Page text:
Intro Statistics before/in Conjunction with Calculus and Math Curriculum Reform?

What should be taught before and in conjunction with calculus: more statistics, more during Algebra 2 and calculus. So kids can see where lots of neat real-world polynomial equations come from: linear and non linear regression. That would be a great addition to any math/science curriculum and could be used to combine teaching on several topics in a hands on and synergistic manner.
[Edited to add “in conjunction with”]


2 Responses

  1. I dont agree, I must say, at least in part. There is a lot to statistics. I agree that some basics descriptive statistics: means, modes, etc, could be taught. In fact, some of it already is. You cant tell me you werent ever introduced to the “average” until statistics!

    Now, here is where I disagree. Inferential statistics, probability distributions, etc, should not be taught before basic calculus. Students wont understand where that material comes from. They will have a more difficult time understanding and remembering if all it is to them is another equation to memorize. They need to grasp the foundations, they need to conceptualize where its from and they need to see a proof at least once… or else it will just be regurgitation on exams and after the course they will commence their routine hard-drive reformat until next semester rolls around.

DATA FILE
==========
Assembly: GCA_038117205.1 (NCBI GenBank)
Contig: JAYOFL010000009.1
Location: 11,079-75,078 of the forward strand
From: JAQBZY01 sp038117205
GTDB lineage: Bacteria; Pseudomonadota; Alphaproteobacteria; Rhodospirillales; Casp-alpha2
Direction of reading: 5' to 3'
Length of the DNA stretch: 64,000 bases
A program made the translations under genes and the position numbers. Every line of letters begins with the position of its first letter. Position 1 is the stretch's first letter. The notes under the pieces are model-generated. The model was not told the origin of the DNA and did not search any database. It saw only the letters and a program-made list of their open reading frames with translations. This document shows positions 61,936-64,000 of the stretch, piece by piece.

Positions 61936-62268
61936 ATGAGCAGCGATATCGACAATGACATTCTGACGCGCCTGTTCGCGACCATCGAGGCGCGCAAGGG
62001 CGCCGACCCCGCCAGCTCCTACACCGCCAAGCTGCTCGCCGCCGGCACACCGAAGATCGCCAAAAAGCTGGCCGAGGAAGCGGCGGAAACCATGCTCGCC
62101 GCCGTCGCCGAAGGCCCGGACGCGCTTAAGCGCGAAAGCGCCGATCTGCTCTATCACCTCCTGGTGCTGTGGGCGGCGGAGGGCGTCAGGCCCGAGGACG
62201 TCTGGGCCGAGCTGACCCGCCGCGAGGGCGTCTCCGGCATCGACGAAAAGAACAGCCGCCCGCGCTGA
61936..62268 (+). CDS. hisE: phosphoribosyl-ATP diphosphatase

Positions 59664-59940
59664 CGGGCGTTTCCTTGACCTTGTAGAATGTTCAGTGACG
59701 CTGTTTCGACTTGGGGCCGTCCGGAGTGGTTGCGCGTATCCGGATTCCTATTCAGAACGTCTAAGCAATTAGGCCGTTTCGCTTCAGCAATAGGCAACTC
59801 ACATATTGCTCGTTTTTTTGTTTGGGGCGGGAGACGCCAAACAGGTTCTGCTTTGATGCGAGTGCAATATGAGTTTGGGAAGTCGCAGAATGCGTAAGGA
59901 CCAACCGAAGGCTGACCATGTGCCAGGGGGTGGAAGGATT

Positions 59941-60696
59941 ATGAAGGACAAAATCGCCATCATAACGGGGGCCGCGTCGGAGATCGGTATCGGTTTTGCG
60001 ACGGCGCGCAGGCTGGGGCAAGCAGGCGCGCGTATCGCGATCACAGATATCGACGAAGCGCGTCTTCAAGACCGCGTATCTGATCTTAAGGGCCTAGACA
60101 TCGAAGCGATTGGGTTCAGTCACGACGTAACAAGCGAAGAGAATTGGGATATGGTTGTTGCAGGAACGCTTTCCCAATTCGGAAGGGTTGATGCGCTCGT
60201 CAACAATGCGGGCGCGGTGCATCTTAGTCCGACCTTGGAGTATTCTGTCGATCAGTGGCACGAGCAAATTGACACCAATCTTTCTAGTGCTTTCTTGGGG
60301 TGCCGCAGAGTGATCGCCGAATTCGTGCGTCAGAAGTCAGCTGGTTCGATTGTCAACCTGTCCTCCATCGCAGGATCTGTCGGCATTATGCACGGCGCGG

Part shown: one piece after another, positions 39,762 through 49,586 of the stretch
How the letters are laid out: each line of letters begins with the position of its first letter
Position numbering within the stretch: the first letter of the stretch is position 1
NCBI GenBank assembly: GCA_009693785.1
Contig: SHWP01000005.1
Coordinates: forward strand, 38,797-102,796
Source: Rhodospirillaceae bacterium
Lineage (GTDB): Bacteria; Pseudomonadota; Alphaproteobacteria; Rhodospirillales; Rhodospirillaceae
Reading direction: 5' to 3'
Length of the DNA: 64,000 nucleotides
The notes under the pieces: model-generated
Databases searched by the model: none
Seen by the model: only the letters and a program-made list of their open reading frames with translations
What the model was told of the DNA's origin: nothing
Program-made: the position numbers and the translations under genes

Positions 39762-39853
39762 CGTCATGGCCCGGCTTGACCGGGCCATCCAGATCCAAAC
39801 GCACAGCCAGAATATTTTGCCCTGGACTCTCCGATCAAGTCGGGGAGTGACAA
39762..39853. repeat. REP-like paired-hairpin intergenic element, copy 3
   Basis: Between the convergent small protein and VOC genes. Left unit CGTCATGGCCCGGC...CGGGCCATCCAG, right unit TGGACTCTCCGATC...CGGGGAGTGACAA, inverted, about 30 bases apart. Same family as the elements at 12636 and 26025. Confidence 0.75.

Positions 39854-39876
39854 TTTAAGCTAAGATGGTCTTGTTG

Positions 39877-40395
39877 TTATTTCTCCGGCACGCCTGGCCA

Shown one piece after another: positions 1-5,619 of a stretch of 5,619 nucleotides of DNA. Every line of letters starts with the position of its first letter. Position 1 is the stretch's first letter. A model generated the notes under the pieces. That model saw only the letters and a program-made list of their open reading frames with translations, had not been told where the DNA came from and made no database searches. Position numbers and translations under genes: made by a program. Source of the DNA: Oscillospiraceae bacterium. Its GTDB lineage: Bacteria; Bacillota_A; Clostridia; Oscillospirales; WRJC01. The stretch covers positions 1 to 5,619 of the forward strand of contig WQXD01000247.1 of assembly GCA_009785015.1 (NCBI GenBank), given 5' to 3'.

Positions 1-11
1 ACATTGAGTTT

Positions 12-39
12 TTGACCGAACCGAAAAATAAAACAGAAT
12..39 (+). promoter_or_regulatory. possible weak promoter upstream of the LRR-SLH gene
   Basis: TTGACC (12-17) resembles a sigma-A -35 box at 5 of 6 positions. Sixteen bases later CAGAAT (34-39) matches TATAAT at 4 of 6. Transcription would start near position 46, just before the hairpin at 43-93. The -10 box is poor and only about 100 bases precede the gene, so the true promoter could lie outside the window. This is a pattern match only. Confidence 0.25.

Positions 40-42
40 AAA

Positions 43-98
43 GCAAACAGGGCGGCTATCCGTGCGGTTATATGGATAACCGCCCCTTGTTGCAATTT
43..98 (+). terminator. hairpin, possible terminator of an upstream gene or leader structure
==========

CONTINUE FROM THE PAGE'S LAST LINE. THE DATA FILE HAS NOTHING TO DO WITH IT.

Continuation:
Not all students learn the way you wish to teach. I appreciate the fact that some students learn math only if they have a passion inspired by practical application. I am not like that though. I dont desperately need to see an immediate and practical use right off the bat, or ever for that matter. Im a pure mathematician. In fact, if you were to teach practicality, it would have turned me off from math, not on. And there are many students out there like me. In fact, I would go so far as to say that the best mathematicians in this world are pure mathematicians who couldnt give a ********* about practical application.

    • That’s true, so maybe not before calculus, but more statistics could be taught in conjunction with/simultaneously with calculus.

      Also I think for a majority of kids who traditionally have ended up becoming pure mathematicians, they probably have innate interest in math to begin with and are good at it no matter the teaching style. But for a lot of other kids, they can end up not learning much math at all (the US in general is known for high levels of math illiteracy), and for these kids teaching style can potentially matter alot.

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